A Year in the Life: Ambient Math Wins the Race to the Top!
For one year, 365 days, this blog will address the Common Core Standards from the perspective of creating an alternate, ambient learning environment for math. Ambient is defined as “existing or present on all sides, an all-encompassing atmosphere.” And ambient music is defined as: “Quiet and relaxing with melodies that repeat many times.”
Why ambient? A math teaching style that’s whole and all encompassing, with themes that repeat many times through the years, is most likely to be effective and successful. Today’s standard will be listed in blue, followed by its ambient counterpart.
Measurement and Data 2.MD
Work with time and money.
7. Tell and write time from analog and digital clocks to the nearest five minutes, using am and pm. Know relationships of time (e.g., minutes in an hour, days in a month, months in a year).
This is still too abstract and advanced for second grade. For reasons cited in earlier posts, the optimal time to teach time is third grade. A more generalized sense of time can begin early on, but it’s a sense that must be allowed to grow gradually, not be taught abstractly with apps or worksheets.
Form drawings can point to the concepts of time with the divided circle. Many variations on the 12-circle can help prepare for reading an analog clock or watch. But beyond mere knowledge of time on the “face” of it, lies a greater awareness of the 12-hour day and night cycle as an archetypal form. The teaching and learning spiral method comes into play here, beginning with fairy tale time and gradually becoming more “real” as the child’s awareness grows.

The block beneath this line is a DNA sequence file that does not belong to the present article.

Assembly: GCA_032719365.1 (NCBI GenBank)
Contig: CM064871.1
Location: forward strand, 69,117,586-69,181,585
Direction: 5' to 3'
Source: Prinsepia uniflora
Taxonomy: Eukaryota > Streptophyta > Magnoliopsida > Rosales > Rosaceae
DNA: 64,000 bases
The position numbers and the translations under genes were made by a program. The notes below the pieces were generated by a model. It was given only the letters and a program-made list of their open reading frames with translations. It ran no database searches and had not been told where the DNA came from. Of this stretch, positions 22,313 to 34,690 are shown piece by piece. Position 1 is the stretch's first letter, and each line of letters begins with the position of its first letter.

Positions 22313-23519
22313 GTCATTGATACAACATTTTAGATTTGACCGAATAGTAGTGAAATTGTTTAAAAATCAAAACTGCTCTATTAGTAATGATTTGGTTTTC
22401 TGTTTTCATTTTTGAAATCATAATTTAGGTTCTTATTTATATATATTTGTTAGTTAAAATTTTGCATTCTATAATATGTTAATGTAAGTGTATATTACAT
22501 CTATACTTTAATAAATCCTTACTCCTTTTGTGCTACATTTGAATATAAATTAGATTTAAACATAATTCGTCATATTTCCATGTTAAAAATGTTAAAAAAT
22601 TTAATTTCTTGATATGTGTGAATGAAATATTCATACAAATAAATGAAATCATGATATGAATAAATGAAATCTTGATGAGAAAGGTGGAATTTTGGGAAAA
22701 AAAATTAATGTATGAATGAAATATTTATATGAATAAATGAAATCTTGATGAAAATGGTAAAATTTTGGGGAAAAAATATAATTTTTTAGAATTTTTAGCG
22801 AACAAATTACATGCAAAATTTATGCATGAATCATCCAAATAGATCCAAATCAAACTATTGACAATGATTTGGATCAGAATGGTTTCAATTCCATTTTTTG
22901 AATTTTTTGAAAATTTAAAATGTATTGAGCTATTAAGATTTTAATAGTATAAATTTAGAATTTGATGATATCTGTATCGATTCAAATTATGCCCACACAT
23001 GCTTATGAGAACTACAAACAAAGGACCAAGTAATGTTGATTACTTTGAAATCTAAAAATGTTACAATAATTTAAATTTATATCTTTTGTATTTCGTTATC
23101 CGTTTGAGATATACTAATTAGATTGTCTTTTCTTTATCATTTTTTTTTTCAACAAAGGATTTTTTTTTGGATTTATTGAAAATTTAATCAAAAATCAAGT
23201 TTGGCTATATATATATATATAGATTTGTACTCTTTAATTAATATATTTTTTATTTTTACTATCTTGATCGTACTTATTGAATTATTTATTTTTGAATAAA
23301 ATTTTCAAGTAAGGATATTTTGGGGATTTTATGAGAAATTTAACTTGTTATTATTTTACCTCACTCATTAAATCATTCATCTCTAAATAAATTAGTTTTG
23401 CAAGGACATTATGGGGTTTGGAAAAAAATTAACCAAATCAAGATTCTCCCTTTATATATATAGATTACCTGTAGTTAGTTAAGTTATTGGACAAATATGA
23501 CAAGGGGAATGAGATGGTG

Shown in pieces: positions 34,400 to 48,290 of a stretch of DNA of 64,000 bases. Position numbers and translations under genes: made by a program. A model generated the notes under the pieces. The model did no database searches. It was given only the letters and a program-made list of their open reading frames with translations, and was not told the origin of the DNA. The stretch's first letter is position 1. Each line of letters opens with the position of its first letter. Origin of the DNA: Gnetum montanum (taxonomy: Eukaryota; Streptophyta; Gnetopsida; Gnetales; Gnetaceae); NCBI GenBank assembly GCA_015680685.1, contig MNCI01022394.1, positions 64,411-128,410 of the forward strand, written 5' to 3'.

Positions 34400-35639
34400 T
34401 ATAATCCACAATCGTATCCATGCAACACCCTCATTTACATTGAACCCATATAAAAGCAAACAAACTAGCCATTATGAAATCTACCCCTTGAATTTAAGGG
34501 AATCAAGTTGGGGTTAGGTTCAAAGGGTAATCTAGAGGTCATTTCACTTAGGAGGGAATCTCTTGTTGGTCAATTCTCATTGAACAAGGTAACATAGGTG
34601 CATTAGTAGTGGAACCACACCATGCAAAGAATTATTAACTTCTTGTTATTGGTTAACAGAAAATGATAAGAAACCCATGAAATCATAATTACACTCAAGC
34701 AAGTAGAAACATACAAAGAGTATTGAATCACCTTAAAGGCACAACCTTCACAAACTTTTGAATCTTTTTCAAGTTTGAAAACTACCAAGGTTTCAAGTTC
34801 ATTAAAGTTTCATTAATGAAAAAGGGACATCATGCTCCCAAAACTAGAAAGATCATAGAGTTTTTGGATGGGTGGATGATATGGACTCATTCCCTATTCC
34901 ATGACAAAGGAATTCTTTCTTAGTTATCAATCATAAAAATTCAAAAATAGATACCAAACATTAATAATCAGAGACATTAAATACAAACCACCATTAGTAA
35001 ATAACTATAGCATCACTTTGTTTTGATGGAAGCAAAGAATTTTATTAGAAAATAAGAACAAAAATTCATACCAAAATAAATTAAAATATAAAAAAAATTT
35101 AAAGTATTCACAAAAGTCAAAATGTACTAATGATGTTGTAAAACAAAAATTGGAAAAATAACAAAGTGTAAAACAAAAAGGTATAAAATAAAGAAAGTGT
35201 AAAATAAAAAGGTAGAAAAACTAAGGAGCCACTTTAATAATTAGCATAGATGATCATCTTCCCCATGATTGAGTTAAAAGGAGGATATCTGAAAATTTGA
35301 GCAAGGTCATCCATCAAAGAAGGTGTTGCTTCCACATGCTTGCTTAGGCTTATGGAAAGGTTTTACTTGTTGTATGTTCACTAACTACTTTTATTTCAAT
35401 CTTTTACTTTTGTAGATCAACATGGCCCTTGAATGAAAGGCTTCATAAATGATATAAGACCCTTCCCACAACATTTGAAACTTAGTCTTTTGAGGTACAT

Time stories will be told in Grade 3 when there is a window of readiness, and those will build on the foundations laid in Grades 1 and 2. Minutes in an hour can naturally grow from the 12-divided circle, the month will be related to the moon, so its 30-day cycle makes sense in its original context, and twelve months in a year can come back full circle to the fairy tale, “The Twelve Months.”
Stories can be told about how the days of the week and months were named, and then the stories can be illustrated for greater clarity and retention (see below). Here’s a teaser for Grade 3. Why are September, October, November, and December named as if they were months 7, 8, 9, and 10, instead of 9, 10, 11, and 12? Tune in to next month’s Grade 3 posts to find out.
All of this comes when the time is ripe for time! If these concepts are illuminated with stories and art, they impart a deep respect and love for the way the world turns and time passes. Rather than a dry, abstract approach, the child learns the why of all things, which is after all childhood’s most pressing need.
8. Solve word problems involving dollar bills, quarters, dimes, nickels, pennies, using dollar and cent symbols appropriately. Example: if you have 2 dimes and 3 pennies, how many cents do you have?
In Grade 4, there’s such a perfect window for this, that waiting is well worth it! As usual, there will be an awareness of money values, bills and coins, well before this. But it can be formally taught then in conjunction with decimals and fractions. Such a natural fit! There is little to no need to cram too much into the Grade 2 school year. As said earlier, learning place value and regrouping as well as making good, solid inroads into learning all of the times tables is quite enough for now. See below for some Grade 4 examples of relating coins to decimals, fractions, and mixed numbers.
Knowledge ensues in an environment dedicated to imaginative, creative knowing, where student and teacher alike surrender to the ensuing of knowledge as a worthy goal. Tune in tomorrow for more Common Core measurement standards and their ambient counterparts.